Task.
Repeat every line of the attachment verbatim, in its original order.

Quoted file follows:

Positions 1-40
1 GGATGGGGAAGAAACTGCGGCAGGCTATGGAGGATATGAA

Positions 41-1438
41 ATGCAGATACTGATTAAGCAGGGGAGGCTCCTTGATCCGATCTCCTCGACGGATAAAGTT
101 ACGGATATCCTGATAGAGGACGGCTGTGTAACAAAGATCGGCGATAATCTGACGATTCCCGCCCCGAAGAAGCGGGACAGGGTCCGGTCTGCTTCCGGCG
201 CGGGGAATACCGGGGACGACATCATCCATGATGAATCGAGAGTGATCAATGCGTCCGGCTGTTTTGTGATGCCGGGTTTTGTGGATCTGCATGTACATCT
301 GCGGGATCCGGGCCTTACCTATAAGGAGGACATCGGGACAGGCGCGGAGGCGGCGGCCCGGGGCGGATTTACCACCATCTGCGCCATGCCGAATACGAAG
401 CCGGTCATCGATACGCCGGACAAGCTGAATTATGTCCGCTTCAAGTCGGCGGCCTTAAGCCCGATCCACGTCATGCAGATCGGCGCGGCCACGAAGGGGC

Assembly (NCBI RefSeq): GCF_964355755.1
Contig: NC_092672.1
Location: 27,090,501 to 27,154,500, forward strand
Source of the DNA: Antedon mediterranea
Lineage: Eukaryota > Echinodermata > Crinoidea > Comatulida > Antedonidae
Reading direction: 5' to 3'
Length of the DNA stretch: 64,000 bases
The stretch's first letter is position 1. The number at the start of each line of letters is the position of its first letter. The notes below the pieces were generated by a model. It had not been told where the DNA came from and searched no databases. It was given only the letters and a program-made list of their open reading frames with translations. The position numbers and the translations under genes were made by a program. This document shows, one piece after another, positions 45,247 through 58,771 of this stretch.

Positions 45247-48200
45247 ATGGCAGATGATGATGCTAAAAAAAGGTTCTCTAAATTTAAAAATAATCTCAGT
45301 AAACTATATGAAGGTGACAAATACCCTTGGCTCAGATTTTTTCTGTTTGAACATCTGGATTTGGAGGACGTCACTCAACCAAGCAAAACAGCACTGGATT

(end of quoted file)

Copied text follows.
Positions 1-40
1 GGATGGGGAAGAAACTGCGGCAGGCTATGGAGGATATGAA

Positions 41-1438
41 ATGCAGATACTGATTAAGCAGGGGAGGCTCCTTGATCCGATCTCCTCGACGGATAAAGTT
101 ACGGATATCCTGATAGAGGACGGCTGTGTAACAAAGATCGGCGATAATCTGACGATTCCCGCCCCGAAGAAGCGGGACAGGGTCCGGTCTGCTTCCGGCG
201 CGGGGAATACCGGGGACGACATCATCCATGATGAATCGAGAGTGATCAATGCGTCCGGCTGTTTTGTGATGCCGGGTTTTGTGGATCTGCATGTACATCT
301 GCGGGATCCGGGCCTTACCTATAAGGAGGACATCGGGACAGGCGCGGAGGCGGCGGCCCGGGGCGGATTTACCACCATCTGCGCCATGCCGAATACGAAG
401 CCGGTCATCGATACGCCGGACAAGCTGAATTATGTCCGCTTCAAGTCGGCGGCCTTAAGCCCGATCCACGTCATGCAGATCGGCGCGGCCACGAAGGGGC

Assembly (NCBI RefSeq): GCF_964355755.1
Contig: NC_092672.1
Location: 27,090,501 to 27,154,500, forward strand
Source of the DNA: Antedon mediterranea
Lineage: Eukaryota > Echinodermata > Crinoidea > Comatulida > Antedonidae
Reading direction: 5' to 3'
Length of the DNA stretch: 64,000 bases
The stretch's first letter is position 1. The number at the start of each line of letters is the position of its first letter. The notes below the pieces were generated by a model. It had not been told where the DNA came from and searched no databases. It was given only the letters and a program-made list of their open reading frames with translations. The position numbers and the translations under genes were made by a program. This document shows, one piece after another, positions 45,247 through 58,771 of this stretch.

Positions 45247-48200
45247 ATGGCAGATGATGATGCTAAAAAAAGGTTCTCTAAATTTAAAAATAATCTCAGT
45301 AAACTATATGAAGGTGACAAATACCCTTGGCTCAGATTTTTTCTGTTTGAACATCTGGATTTGGAGGACGTCACTCAACCAAGCAAAACAGCACTGGATT